'Darcy and O'Mara' is a novel by Arthur Cronin.
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Thursday, January 04, 2007

The Black Dog

I like this time of year. The days are getting longer. In the evening you'd notice the pale blue sky through the trees where before it was just black. It's as heart-warming as any Christmas lights.

My cousin Gary once went to a philosophy lecture with two of his friends, Andy and Robert. The lecturer was supposedly a well-known philosopher, although they'd never heard of him before. They followed what he was saying for the first ten minutes, but they were lost after he finished complaining about the airline he had travelled with.

The audience could ask questions at the end of the lecture, and Andy dared Gary to ask the question 'Who am I?'.

Gary continued his proud record of never turning down a dare. He asked the question, and the philosopher said, "I don't know. Who are you?"

Gary wasn't expecting that. He spoke about himself for a few minutes, and everyone was fascinated by the black dog that kept following him around. The philosopher said, "Is this a metaphor?"

"On certain levels," Gary said. He didn't know the meaning of the question or of his answer. His sister, Chloe, once told him to say 'on certain levels' if he didn't understand something.

This is how he earned his reputation as a poet and a thinker. 'Philosopher' sounded too base. He was a thinker. He was amazed at how easy it was to use his reputation to seduce intellectual women. That sounds terribly base, but it's true. People often used to go to him when they needed a good chat-up line, like 'Aren't you the woman who inspired Kate Moss to get plastic surgery?', but he had to go to his sister for lines to keep the intellectuals happy. She taught him phrases like 'from a dramaturgical point of view' and 'conflicting modalities'. He started wearing after-shave because he was worried that the black dog would follow him again and ruin everything (he thought that the dog must have been attracted to his smell).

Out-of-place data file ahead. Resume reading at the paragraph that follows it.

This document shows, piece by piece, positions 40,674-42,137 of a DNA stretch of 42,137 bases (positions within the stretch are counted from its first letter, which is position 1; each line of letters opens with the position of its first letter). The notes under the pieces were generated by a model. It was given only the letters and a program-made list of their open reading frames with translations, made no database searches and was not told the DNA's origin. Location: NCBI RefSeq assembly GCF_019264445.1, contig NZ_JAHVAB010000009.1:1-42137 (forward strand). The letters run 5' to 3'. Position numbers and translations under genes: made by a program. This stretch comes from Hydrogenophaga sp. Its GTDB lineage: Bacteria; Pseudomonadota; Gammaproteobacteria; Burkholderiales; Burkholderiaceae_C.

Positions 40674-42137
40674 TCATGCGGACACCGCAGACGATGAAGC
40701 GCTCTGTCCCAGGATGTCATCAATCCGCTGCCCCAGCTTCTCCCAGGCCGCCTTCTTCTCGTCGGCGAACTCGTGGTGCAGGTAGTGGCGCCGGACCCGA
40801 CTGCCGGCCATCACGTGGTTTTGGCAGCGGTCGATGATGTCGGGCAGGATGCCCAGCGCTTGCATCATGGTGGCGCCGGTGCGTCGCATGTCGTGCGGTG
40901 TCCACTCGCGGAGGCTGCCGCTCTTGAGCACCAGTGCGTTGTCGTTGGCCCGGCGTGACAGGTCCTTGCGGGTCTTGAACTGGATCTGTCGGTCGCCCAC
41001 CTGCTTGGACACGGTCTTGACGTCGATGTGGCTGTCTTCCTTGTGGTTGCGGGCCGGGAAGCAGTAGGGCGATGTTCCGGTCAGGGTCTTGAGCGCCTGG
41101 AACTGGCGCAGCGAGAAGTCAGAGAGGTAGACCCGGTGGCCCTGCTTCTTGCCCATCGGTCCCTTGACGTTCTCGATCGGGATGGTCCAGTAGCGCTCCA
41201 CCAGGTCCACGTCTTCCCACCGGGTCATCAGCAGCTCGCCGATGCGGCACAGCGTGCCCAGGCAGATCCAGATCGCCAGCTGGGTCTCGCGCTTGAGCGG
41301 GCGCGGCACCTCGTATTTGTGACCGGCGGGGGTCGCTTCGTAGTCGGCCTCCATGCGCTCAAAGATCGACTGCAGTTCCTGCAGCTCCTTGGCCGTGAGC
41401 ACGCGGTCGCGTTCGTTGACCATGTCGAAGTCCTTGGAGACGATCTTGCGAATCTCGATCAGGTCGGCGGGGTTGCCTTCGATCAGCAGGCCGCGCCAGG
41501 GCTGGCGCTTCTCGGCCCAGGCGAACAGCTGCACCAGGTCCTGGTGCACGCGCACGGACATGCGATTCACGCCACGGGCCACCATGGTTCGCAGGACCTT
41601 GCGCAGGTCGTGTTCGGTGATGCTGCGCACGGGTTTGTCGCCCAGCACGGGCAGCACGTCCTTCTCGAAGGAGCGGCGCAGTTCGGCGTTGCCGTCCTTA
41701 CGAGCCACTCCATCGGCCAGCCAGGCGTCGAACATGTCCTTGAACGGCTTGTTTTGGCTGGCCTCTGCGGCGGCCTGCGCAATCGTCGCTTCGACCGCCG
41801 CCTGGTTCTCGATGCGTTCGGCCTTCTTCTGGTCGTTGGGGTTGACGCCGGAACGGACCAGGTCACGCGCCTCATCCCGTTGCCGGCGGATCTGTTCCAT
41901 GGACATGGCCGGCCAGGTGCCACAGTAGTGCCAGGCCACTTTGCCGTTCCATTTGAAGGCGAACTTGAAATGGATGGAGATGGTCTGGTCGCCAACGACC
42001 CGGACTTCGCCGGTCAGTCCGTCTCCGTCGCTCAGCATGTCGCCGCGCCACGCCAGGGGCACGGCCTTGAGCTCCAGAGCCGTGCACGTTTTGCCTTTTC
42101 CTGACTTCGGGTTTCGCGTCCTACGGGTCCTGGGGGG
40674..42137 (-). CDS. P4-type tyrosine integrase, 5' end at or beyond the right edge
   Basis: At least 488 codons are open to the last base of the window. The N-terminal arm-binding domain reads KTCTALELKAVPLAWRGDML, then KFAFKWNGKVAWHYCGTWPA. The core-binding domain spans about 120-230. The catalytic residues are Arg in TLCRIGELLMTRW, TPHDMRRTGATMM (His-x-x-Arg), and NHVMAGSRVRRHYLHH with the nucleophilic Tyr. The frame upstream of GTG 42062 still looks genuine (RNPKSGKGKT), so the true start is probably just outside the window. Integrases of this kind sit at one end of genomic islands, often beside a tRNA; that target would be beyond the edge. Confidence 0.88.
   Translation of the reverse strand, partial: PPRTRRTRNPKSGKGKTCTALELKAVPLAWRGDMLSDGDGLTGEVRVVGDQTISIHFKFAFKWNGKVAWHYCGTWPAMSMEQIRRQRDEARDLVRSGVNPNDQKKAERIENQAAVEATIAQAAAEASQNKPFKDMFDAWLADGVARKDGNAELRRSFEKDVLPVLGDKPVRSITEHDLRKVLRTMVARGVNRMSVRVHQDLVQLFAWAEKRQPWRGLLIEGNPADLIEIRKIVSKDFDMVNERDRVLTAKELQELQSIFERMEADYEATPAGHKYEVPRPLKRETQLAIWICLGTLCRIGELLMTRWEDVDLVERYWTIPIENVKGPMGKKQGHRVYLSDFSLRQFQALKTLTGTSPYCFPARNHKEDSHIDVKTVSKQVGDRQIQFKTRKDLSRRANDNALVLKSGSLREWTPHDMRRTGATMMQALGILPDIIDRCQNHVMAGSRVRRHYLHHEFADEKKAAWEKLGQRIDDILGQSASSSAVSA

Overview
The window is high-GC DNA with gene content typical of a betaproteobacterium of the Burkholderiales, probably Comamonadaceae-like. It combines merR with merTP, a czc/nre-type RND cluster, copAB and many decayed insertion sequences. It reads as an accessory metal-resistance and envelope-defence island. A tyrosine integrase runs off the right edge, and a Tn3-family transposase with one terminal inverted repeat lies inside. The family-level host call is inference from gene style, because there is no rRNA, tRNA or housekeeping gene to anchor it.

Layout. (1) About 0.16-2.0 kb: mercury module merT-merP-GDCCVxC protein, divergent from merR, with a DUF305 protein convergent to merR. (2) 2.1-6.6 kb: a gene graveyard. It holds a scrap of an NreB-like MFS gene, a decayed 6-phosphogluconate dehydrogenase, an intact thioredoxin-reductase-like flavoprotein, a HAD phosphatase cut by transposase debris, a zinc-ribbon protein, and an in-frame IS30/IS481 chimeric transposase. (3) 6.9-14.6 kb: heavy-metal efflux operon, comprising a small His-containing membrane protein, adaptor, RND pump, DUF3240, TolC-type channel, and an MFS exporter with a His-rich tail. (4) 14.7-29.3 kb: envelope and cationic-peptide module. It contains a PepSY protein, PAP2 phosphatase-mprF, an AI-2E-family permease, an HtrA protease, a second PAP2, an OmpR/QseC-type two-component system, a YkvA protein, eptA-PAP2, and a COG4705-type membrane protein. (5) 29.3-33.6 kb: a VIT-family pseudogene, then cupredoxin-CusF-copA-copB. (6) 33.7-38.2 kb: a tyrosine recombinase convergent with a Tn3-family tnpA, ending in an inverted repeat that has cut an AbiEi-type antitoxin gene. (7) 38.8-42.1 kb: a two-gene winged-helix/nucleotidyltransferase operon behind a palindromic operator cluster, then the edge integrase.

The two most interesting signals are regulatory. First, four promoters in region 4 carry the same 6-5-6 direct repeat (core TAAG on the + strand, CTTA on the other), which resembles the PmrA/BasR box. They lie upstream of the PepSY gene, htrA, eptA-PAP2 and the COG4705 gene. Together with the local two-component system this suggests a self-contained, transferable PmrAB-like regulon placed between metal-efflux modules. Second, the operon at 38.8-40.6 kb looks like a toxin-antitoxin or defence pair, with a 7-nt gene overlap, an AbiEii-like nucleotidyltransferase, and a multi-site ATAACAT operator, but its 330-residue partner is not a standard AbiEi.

He was amazed at how good-looking some of the intellectual women were. He started going out with one of them. Her name was Anita, and she was more beautiful than any of the women who fell for chat-up lines that referred to his trousers. She introduced him to a new set of friends. He pretended not to know Andy and Robert when he was with his new friends. They were about as welcome as the black dog.

Chloe kept providing him with new phrases and ideas, and these were enough to convince Anita that he was a genius. She asked him to give a talk to a poetry society. He kept refusing until she made it sound like a dare, and he couldn't say no to that. The talk itself wouldn't be a problem. Chloe wrote a script for him, and he was able to memorise that. It was the question-and-answer session at the end that he was afraid of. If some idiot stood up and said 'who am I?' then he'd know exactly what to do, but he couldn't rely on that happening.

He came up with a way for Chloe to listen to the questions and provide all of the answers. The talk was taking place in a room in the college. He had a microphone attached to his coat, and Chloe was able to hear what was said through this. She was in a room nearby. Gary was wearing an ear piece so she could talk to him.

It would have gone perfectly but for Andy and Robert. They were angry with Gary for ignoring them, and they wanted revenge. They told Chloe that Gary showed everyone a video of the time a hen chased her and she wanted revenge as well.

The three of them listened to Gary give his talk. He repeated himself a lot and he improvised with some of the phrases Chloe taught him. He got a round of applause when he finished, and then the questions started. The first one was 'could you recite one of your poems?'. Chloe, Andy and Robert all smiled. The three of them came up with lines for the poem. Andy and Robert wrote theirs down, and Chloe read them out for Gary. The following is a short section of the poem.

Where are thou, little fishy fishy fish?

How I wish you had some drugs.

My head is stuck in a hole again.

There are witches in my eyes

And they light up the hole,

But all I can see is a hole.

Am I a mole?

Mr. Mouse says I'm Martina Navratilova.

Is there a funny smell in here?

The poem got a huge round of applause, probably because of the added effect provided by the black dog, who sat at the side of the stage and looked at Gary. There was a line about a black dog driving a car in the poem.

Gary didn't move for a while. He was worried that the dog would ruin the effect by sniffing his crotch. He said, "I think I've said all there is to say," and he left the room to a standing ovation.

He really believed he was a poet after this, or that he could be a poet if he just came up with any old rubbish. But he lost his reputation with his next poem: 'I Shot a Panda'. His intellectual friends pretended not to know him, and he realised who his real friends were. He got back in their good books when they dared him to eat some milk they found and he did it.

The moose's head over the fireplace has been looking at a bucket for the past few days. The bucket was a present from the wife's uncle, and in fairness, it is a nice bucket. It has a blue metallic finish, with the word 'Bucket' in white letters. It's too good a bucket to use as a bucket. He often gives strange presents. A few years ago he gave us a lamp with a shade that looked like a balaclava. Looking at the bucket is much more relaxing than looking at the balaclava when the light is on.